The information is too much for Joe to handle. He breaks down, unsure of who he is. Oddly, Huesman gives him some excellent advice: “Your actions define you. And they do not lie.” Eventually, Joe decides to stay in Berlin and retreats to the family house where maid Sylvia is almost enraptured with him. That evening, Joe calls Smith, who confesses he knew Joe was Lebensborn. This infuriates Joe further, which is understandable. But also, I’m pretty sure Smith was under orders to not tell Joe. And if there’s anything Nazis are good at, it’s following orders.


Kido is insistent on getting Juliana brought back but he hesitates when he sees she is under Smith’s supervision/protection. He personally visits the Obergruppenf├╝hrer with a (forged) request from the General for Juliana’s extradition. Smith resists, saying Juliana has already been granted asylum and Kido has no proof of her wrongdoing. When pushed for the true purpose of his visit, Kido tells Smith something we don’t get to hear. Then Smith has his assistant erase all record of the meeting.

A tense moment passes between the two men as Kido examines a U.S. Military service medal Smith has displayed behind his desk. It is from his service in the Solomon Islands where he fought the Japanese, including Kido, who says he was there too. Smith keeps the medal as a reminder of the “consequences of the failure of command.” In our reality, the Allies were victorious in the Solomon Islands campaign. Clearly, something disastrous occurred in Smith’s reality — bad enough that he chose to serve the Reich instead. But what could be enough to push a decorated U.S. serviceman to dedicating himself to some of his home country’s biggest and worst enemies?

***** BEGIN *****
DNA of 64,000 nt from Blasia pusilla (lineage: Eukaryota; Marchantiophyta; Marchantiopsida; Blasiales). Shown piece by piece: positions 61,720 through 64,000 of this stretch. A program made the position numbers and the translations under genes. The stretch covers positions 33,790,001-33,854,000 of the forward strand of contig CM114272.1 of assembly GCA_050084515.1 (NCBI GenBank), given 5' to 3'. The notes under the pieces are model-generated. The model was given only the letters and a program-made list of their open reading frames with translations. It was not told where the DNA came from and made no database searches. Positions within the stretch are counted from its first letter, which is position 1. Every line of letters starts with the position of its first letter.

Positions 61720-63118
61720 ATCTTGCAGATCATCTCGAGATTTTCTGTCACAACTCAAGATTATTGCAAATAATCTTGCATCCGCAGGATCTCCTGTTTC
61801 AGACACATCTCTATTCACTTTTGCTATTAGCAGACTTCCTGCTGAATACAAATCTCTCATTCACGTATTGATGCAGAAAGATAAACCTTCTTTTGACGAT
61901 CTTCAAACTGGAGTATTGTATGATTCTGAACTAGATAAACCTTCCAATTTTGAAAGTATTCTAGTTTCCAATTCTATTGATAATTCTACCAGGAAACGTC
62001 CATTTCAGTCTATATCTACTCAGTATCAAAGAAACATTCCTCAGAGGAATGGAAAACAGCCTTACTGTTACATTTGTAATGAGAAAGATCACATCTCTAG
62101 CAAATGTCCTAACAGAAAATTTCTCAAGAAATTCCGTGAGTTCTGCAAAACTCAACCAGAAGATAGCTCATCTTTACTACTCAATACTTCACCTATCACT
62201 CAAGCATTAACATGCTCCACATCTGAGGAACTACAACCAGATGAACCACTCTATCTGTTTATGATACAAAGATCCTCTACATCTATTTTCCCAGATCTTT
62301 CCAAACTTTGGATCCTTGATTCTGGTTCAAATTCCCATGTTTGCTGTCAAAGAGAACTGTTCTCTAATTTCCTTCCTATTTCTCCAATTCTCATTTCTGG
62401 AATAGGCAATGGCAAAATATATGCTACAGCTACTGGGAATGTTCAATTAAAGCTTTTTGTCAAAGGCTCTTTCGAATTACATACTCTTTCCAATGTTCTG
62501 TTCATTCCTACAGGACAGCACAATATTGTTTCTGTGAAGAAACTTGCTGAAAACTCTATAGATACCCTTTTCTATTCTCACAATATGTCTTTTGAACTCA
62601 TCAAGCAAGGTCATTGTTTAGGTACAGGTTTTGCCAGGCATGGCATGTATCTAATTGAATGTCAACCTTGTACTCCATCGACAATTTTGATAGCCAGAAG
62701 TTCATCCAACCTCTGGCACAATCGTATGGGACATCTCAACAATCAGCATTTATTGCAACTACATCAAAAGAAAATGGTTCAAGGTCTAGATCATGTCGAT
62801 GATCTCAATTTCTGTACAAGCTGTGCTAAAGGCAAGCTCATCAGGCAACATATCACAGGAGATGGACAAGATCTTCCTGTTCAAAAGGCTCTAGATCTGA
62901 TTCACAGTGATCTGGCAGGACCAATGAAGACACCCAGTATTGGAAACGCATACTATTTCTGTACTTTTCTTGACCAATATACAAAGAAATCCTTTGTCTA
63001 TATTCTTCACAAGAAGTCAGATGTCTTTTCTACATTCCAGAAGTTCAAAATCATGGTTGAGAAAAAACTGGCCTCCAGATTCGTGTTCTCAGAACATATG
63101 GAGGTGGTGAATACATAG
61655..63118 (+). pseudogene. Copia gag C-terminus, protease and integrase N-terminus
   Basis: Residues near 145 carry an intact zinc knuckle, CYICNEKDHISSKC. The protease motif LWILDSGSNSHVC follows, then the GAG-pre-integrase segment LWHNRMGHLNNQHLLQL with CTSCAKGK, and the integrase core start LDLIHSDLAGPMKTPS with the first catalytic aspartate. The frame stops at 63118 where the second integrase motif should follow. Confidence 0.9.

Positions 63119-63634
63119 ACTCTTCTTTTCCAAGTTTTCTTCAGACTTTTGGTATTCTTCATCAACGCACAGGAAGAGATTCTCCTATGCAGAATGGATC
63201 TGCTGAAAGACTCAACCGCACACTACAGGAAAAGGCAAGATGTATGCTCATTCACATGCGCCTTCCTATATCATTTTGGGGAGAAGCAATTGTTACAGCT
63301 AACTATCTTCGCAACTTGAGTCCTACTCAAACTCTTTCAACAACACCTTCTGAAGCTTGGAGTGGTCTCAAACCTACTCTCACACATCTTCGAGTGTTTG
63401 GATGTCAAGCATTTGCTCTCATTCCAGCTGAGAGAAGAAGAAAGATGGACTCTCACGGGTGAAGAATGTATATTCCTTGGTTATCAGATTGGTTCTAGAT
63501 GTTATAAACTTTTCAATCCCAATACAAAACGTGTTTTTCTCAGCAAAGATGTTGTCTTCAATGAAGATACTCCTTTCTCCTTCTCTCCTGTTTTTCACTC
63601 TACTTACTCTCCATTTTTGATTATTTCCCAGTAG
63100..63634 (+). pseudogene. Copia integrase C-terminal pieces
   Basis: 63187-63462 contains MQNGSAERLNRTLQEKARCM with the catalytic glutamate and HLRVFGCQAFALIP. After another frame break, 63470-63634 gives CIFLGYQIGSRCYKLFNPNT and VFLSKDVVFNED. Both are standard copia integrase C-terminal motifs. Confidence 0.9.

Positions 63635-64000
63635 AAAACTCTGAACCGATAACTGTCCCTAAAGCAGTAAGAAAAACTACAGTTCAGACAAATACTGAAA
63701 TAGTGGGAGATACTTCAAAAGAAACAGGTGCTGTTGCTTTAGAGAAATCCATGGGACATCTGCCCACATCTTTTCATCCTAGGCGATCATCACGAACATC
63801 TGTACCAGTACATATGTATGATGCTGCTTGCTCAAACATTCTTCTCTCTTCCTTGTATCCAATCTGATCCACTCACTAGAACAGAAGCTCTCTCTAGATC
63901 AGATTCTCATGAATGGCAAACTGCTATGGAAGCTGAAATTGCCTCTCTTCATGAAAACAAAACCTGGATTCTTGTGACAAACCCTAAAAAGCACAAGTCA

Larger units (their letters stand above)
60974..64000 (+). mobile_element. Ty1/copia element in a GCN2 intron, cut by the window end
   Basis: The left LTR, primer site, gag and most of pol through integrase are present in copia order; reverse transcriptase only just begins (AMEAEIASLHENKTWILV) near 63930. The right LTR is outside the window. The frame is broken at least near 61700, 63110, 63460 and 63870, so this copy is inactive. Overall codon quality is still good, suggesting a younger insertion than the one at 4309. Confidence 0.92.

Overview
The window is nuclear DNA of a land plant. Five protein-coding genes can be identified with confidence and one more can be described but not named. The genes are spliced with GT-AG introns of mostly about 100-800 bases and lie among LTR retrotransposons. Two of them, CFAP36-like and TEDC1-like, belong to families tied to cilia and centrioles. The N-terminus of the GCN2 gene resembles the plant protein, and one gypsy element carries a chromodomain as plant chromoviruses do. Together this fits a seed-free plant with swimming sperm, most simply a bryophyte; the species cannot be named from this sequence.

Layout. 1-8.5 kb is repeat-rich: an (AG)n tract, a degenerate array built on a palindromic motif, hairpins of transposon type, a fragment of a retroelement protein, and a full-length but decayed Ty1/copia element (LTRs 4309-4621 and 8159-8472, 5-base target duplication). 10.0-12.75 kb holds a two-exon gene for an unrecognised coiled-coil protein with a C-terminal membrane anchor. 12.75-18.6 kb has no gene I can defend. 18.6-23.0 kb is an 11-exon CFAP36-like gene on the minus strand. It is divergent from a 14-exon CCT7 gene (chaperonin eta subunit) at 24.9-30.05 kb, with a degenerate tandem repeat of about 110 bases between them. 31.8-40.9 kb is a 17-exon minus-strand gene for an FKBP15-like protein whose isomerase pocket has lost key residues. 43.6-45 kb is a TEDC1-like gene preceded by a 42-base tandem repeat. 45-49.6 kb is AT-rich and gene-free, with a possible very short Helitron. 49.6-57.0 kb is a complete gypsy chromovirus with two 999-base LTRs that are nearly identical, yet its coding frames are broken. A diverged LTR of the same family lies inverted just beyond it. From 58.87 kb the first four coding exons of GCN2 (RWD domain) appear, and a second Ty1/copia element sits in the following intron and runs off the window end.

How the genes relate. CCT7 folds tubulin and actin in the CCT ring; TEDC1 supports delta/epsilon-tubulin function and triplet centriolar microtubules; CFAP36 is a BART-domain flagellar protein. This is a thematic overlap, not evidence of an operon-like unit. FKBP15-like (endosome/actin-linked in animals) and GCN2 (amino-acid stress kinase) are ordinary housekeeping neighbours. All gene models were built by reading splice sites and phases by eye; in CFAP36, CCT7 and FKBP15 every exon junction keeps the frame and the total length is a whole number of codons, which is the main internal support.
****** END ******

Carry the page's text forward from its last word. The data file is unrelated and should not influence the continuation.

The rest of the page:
After getting cold feet in the last episode, Trade Minister Tagomi sticks around in the other reality to see his wife. But she’s cold to him as she leaves for work, which isn’t quite the reception he was probably hoping for. Entering his house, he finds Twinkies in the cupboard (and eat them hesitantly with chopsticks) and divorce papers on the table. From everything we see, it looks like our universe. There are American flags and rock ‘n’ roll music everywhere. Walking down the street, Tagomi is handed an anti-nuclear flyer. In a bookstore, he flips through a history of WWII and is clearly shaken when he sees the devastation caused by the two atomic bombs.

Returning home once again, Tagomi finds his son is there too. Nori accuses his father of having been off on a bender again. From another room, we hear a woman soothing a crying baby. Tagomi’s grandchild comes out to meet him... in the arms of Juliana.

Final Thoughts:
  • Thomas calls Annie, the girl he likes, and his sisters tease him by singing the kissing song. How did that manage to survive the Nazi takeover? 
  • In the AU, there is another Tagomi who is apparently a drunkard. What will happen if the two men meet each other? 

1 comment:

  1. I'm reading this immediately after watching the episode for the first time, so I don't know if it's been clarified in the remaining five episodes of season 2... I see why the line "off on another one of your benders" implies that "real world" Tagomi is a drunkard. But my first thought was actually what if the AU Tagomi was also regularly doing interdimensional jumps, and that's why his family thinks he disappears on benders? We still have no explanation for how the films are getting into the High-Castleverse, but it seems that a likely solution is someone is transporting them in from other universes. Maybe all Tagomis in all universes are jumpers?